3 2 { 0 n n 0 } q 0 q 0, R q q 2 0 x, R 0 x, R x x, L 0 0, L q 3 q 4 C = {a i b j c k k = i*j, and i, j, k } PSEUDOCODE:. If the input doesn t match a*b*c*,. 2. Move the head back to the leftmost symbol. 3. Cross off an a, scan to the right until b. Sweep between b s and c s, crossing off one of each until all b s are crossed off. If all c s get crossed off while doing this,. 4. Uncross all the b s. If there s another a left, then repeat stage 3. If all a s are crossed out, Check if all c s are crossed off. If yes, then accept, else. C = {a i b j c k k = i*j, and i, j, k } aabbbcccccc xabbbcccccc xayyyzzzccc xabbbzzzccc xxyyyzzzzzz Multitape Turing Machines δ : Q Γ k Q Γ k {L,R} k k # # # # # # 3
4 # # # # # # Nondeterministic TMs Theorem: Every nondeterministic Turing machine N can be transformed into a single tape Turing Machine M that recognizes the same language. Proof Idea (more details in Sipser): M(w): For all strings C {Q Γ #}* in lex. order, Check if C = C 0 # #C k where C 0,,C k is some accepting computation history for N on w. If so, accept. We can encode a TM as a bit string. n s 0 n 0 m 0 k 0 s 0 t 0 r 0 u m tape symbols (first k are input symbols) start accept blank symbol ( (p, a), (q, b, L) ) = 0 p 0 a 0 q 0 b 0 ( (p, a), (q, b, R) ) = 0 p 0 a 0 q 0 b Similarly, we can encode DFAs and NFAs as bit strings. So we can define the following languages: A DFA = { (B, w) B is a DFA that accepts string w } A NFA = { (B, w) B is an NFA that accepts string w } A TM = { (C, w) C is a TM that accepts string w } (Can define (x, y) := 0 x xy) A DFA = { (D, w) D is a DFA that accepts string w } Theorem: A DFA is decidable Proof Idea: Directly simulate D on w! A NFA = { (N, w) N is an NFA that accepts string w } Theorem: A NFA is decidable. (Why?) A TM = { (M, w) M is a TM that accepts string w } A TM is recognizable but not decidable 4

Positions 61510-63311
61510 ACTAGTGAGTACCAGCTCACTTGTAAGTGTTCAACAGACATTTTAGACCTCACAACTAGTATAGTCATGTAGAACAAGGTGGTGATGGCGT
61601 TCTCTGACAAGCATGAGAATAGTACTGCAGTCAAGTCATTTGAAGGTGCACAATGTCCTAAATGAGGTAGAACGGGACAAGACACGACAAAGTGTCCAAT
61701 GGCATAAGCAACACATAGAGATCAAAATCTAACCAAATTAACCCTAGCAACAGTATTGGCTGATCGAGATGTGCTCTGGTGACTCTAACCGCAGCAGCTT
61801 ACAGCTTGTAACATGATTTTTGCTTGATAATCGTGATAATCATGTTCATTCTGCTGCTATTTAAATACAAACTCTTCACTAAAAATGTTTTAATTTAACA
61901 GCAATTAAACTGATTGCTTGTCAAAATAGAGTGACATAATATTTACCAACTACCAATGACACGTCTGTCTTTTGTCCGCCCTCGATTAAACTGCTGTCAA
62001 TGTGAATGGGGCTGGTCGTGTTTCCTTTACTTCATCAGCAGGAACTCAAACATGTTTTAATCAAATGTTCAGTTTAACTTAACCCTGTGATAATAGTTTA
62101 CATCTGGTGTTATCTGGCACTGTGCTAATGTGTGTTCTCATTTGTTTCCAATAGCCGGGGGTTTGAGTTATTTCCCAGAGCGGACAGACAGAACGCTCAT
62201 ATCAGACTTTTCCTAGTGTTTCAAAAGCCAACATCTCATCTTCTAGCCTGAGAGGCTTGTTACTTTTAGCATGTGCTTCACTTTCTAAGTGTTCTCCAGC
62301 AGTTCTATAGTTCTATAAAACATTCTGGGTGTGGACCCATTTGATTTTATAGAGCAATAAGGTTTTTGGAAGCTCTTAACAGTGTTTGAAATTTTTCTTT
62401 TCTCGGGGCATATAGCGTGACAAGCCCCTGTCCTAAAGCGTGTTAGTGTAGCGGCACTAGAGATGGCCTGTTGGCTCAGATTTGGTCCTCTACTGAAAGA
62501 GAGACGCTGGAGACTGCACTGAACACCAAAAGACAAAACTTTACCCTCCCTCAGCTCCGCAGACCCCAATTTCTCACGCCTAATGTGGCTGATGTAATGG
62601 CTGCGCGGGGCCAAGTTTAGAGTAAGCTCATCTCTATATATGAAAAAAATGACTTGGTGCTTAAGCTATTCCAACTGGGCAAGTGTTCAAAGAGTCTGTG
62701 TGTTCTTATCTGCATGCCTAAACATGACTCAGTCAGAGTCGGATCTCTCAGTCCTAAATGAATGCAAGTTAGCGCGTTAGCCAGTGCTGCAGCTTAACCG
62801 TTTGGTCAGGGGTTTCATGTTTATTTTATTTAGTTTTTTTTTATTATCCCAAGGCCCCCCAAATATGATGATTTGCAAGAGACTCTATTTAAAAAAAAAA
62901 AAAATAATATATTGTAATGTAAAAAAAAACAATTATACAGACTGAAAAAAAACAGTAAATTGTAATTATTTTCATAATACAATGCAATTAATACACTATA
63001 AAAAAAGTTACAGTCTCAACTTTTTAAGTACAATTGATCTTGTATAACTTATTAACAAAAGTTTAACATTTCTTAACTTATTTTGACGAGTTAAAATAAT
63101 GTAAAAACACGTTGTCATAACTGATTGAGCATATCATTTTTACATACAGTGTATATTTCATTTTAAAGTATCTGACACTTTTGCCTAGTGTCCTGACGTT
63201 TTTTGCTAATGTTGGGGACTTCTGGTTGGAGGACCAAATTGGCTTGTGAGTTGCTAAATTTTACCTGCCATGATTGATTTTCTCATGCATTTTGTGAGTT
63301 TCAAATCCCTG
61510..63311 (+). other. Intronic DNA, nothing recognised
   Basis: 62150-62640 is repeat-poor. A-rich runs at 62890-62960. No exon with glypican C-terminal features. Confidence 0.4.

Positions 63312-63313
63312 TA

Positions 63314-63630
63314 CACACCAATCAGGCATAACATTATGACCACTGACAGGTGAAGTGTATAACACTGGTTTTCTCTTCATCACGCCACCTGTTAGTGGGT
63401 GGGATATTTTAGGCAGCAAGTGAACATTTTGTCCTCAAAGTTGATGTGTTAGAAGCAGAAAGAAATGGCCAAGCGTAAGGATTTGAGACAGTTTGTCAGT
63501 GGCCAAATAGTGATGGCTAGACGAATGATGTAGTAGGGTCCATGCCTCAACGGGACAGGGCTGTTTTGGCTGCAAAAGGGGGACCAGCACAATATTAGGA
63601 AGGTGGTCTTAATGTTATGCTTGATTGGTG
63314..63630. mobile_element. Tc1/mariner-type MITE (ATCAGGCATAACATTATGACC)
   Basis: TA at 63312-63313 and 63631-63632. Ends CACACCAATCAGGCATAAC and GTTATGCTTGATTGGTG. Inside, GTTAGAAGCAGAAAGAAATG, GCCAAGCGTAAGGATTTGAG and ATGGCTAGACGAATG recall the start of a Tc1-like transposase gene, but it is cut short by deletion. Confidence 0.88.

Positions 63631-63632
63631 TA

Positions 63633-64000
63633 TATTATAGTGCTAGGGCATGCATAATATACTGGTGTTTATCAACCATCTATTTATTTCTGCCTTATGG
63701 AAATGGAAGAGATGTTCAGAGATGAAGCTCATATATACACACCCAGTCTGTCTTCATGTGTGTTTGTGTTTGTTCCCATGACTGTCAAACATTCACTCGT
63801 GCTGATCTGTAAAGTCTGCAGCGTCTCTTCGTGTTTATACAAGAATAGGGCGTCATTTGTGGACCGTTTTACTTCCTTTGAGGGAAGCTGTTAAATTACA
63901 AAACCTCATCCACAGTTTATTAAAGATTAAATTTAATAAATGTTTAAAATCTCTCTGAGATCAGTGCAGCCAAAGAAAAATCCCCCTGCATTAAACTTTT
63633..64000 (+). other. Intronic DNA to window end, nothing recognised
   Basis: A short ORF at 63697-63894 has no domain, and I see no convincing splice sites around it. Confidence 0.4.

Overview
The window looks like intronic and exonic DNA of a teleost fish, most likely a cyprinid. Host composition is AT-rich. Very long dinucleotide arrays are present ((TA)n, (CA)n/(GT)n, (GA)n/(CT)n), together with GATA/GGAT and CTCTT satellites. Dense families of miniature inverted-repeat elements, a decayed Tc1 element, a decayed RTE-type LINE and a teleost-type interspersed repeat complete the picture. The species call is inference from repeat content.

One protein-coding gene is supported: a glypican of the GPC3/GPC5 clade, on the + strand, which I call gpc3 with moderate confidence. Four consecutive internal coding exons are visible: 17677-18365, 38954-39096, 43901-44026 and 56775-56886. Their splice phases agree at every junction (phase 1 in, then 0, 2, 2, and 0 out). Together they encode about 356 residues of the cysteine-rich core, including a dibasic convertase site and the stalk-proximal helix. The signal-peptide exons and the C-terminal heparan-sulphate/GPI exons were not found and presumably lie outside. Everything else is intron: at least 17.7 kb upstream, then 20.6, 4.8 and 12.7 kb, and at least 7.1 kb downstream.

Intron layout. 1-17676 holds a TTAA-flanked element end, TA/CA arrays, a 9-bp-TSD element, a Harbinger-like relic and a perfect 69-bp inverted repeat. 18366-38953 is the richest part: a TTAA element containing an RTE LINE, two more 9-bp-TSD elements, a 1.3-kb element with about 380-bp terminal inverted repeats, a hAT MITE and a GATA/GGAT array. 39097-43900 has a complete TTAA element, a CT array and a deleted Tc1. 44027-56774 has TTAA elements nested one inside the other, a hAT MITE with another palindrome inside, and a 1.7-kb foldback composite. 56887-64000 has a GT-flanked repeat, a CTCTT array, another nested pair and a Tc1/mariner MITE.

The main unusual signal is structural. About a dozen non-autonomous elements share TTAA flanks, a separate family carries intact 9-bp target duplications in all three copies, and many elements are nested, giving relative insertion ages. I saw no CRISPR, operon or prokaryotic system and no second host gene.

5 Universality of Turing Machines Theorem: There is a universal Turing machine U that can take as input  the code of an arbitrary TM M  an input string w, such that U(M, w) accepts iff M(w) accepts. This is a fundamental property: Turing machines can run their own code! Note that DFAs/NFAs do not have this property. That is, A DFA is not regular. The ChurchTuring Thesis Everyone s Intuitive Notion = Turing Machines of Algorithms This thesis is tested every time you write a program that does something! A TM recognizes a language if it accepts all and only those strings in the language A language is called recognizable or recursively enumerable, (or r.e.) if some TM recognizes it w Σ* TM w L? yes no w Σ* TM w L? yes no A TM decides a language if it accepts all strings in the language and s all strings not in the language A language is called decidable (or recursive) if some TM decides it accept L is decidable (recursive) accept or no output L is recognizable (recursively enumerable) Theorem: L is decidable if both L and L are recursively enumerable Recall: Given L Σ*, define L := Σ*  L Theorem: L is decidable iff both L and L are recognizable Given: a TM M that recognizes A and a TM M2 that recognizes A, we can build a new machine M that decides A How? Any ideas? M always accepts x, when x is in A M2 always accepts x, when x is not in A There are languages over {0,} that are not decidable Assuming the ChurchTuring Thesis, this means there are problems that NO computing device can solve We can prove this using a counting argument. We will show there is no onto function from the set of all Turing Machines to the set of all languages over {0,}. (But it works for any Σ) That is, every mapping from Turing machines to languages must miss some language. 5